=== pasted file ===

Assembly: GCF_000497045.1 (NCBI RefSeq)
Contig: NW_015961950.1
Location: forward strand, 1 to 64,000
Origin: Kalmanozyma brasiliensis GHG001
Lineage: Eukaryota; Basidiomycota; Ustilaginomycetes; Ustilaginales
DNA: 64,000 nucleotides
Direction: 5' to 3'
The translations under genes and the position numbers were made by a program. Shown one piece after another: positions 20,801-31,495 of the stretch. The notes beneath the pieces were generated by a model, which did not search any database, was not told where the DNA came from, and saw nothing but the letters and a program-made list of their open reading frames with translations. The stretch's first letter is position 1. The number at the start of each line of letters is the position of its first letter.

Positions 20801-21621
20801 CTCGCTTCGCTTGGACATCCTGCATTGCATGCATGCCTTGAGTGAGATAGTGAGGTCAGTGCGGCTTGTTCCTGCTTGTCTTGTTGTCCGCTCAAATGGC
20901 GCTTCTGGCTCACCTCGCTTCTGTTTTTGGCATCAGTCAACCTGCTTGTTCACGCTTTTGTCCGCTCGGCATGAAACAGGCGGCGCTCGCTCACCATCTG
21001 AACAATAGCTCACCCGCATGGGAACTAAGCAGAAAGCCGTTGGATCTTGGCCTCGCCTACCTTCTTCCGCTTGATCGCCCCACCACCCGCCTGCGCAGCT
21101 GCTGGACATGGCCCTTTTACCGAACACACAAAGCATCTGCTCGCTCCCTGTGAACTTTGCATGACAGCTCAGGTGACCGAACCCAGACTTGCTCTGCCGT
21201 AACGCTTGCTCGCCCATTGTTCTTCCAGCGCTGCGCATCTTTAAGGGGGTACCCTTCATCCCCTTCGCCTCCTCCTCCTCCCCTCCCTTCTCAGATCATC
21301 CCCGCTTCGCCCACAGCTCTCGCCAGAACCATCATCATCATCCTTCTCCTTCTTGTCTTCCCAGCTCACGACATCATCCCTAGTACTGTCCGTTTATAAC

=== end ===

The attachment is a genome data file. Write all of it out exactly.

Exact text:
Assembly: GCF_000497045.1 (NCBI RefSeq)
Contig: NW_015961950.1
Location: forward strand, 1 to 64,000
Origin: Kalmanozyma brasiliensis GHG001
Lineage: Eukaryota; Basidiomycota; Ustilaginomycetes; Ustilaginales
DNA: 64,000 nucleotides
Direction: 5' to 3'
The translations under genes and the position numbers were made by a program. Shown one piece after another: positions 20,801-31,495 of the stretch. The notes beneath the pieces were generated by a model, which did not search any database, was not told where the DNA came from, and saw nothing but the letters and a program-made list of their open reading frames with translations. The stretch's first letter is position 1. The number at the start of each line of letters is the position of its first letter.

Positions 20801-21621
20801 CTCGCTTCGCTTGGACATCCTGCATTGCATGCATGCCTTGAGTGAGATAGTGAGGTCAGTGCGGCTTGTTCCTGCTTGTCTTGTTGTCCGCTCAAATGGC
20901 GCTTCTGGCTCACCTCGCTTCTGTTTTTGGCATCAGTCAACCTGCTTGTTCACGCTTTTGTCCGCTCGGCATGAAACAGGCGGCGCTCGCTCACCATCTG
21001 AACAATAGCTCACCCGCATGGGAACTAAGCAGAAAGCCGTTGGATCTTGGCCTCGCCTACCTTCTTCCGCTTGATCGCCCCACCACCCGCCTGCGCAGCT
21101 GCTGGACATGGCCCTTTTACCGAACACACAAAGCATCTGCTCGCTCCCTGTGAACTTTGCATGACAGCTCAGGTGACCGAACCCAGACTTGCTCTGCCGT
21201 AACGCTTGCTCGCCCATTGTTCTTCCAGCGCTGCGCATCTTTAAGGGGGTACCCTTCATCCCCTTCGCCTCCTCCTCCTCCCCTCCCTTCTCAGATCATC
21301 CCCGCTTCGCCCACAGCTCTCGCCAGAACCATCATCATCATCCTTCTCCTTCTTGTCTTCCCAGCTCACGACATCATCCCTAGTACTGTCCGTTTATAAC